Liberian Government Distances Itself From Violence in Ivory Coast
MONROVIA – The Government of Liberia has distanced itself the violence taking place in neighboring Cote D’Ivoire ahead of Saturday’s polls.
The situation has already led a few thousands of lvoirians to seek refuge in Liberia and other neighboring countries, evoking memories of the 2010 electoral violence in that country.
“The Liberian Government says it firmly backs regional and international efforts aimed at finding a lasting solution to the political situation, and will do nothing to undermine the security of a friendly neighbor – as has been insinuated on social media,” the Ministry of Information statement indicated.
The government’s clarification comes in the wake of allegation on Facebook against Mr. Bamba Ousmane, one of the Advisors to President Weah, being involved with trooping mercenaries to the Ivory Coast.
He is accused of being escorted by eight Liberians with seven brand new vehicles under the guise of being a Soro Guillame envoy.
But the Liberia government said the allegation is meant to serve as a distraction, noting that President Weah has cordial relationship with all the major Ivorian political actors – including the opposition and ruling party. He said Liberia has absolutely no involvement in the political affairs of Cote D’Ivoire.
At the same time, the Liberian government reminded all lvoirians of the consequences of resorting to violence as a means of resolving their differences.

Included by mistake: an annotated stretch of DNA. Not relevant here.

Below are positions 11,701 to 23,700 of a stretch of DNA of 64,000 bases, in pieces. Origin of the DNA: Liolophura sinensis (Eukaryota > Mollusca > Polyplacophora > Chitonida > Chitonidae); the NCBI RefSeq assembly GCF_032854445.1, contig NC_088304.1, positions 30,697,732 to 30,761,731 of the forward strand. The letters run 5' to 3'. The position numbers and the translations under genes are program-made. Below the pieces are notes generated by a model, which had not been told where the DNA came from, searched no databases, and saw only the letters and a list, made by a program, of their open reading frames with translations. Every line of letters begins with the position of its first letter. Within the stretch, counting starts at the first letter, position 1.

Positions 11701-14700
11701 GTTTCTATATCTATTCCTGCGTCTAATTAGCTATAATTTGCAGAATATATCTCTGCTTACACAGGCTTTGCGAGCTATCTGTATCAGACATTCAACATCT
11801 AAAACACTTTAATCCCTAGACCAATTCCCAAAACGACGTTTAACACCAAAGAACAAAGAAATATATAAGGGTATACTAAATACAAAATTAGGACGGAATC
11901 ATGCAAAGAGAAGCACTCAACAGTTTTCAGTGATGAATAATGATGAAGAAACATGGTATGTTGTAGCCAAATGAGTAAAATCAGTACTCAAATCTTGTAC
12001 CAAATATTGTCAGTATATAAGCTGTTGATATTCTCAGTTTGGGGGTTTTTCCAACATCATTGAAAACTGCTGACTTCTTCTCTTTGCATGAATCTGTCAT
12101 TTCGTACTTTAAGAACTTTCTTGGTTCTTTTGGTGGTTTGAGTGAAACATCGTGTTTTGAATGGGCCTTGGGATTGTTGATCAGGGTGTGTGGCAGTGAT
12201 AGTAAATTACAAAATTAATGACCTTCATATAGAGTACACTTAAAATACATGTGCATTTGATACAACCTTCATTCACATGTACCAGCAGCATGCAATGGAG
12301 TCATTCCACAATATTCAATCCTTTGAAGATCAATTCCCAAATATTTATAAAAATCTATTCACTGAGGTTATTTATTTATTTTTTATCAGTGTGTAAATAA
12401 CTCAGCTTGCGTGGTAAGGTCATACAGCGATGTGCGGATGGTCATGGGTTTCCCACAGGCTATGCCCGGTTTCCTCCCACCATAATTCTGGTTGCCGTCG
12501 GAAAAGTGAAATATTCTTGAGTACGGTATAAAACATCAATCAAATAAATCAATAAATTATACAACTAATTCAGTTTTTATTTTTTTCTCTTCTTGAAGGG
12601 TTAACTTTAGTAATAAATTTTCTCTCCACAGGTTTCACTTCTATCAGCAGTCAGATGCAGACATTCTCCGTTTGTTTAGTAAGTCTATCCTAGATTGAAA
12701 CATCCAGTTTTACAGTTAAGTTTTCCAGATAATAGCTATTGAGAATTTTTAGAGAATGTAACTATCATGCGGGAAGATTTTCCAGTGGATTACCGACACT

But dozens have died in street clashes ahead of Ivory Coast’s vote Saturday, and President Alassane Ouattara’s top rivals are urging their supporters to boycott the polls, plunging the West African nation into turmoil.
“For us, there will be no election,” said Pascal Affi N’Guessan, a former prime minister and spokesman for the opposition. “An election must be fair. This is not the case.”
Ouattara, 78, is seeking a hotly contested third term, asserting he was forced into the race after his chosen successor, the prime minister, died in July of a heart attack.
Analysts say the contest poses the biggest threat to Ivory Coast’s stability since a disputed election in 2010 burst into a civil war that claimed roughly 3,000 lives.
Election officials said there were reports of disruptions keeping voters from polling sites in at least seven of the country’s 31 provinces. In the eastern town of Daoukro, roadblocks were set up by the opposition to block voters, police said.
Indigo Côte d’Ivoire, an independent election observer, said 21 percent of polling stations had not opened and at least two monitors from the group were attacked.
Tensions are rising at a delicate moment for the region, which is struggling to recover from the coronavirus pandemic’s economic blows as unrest deepens in several countries.
Violence gripped neighboring Guinea this month as President Alpha Condé sought and secured an equally controversially third term — and protests against police brutality continue to rock Nigeria, the continent’s most populous country and biggest economy.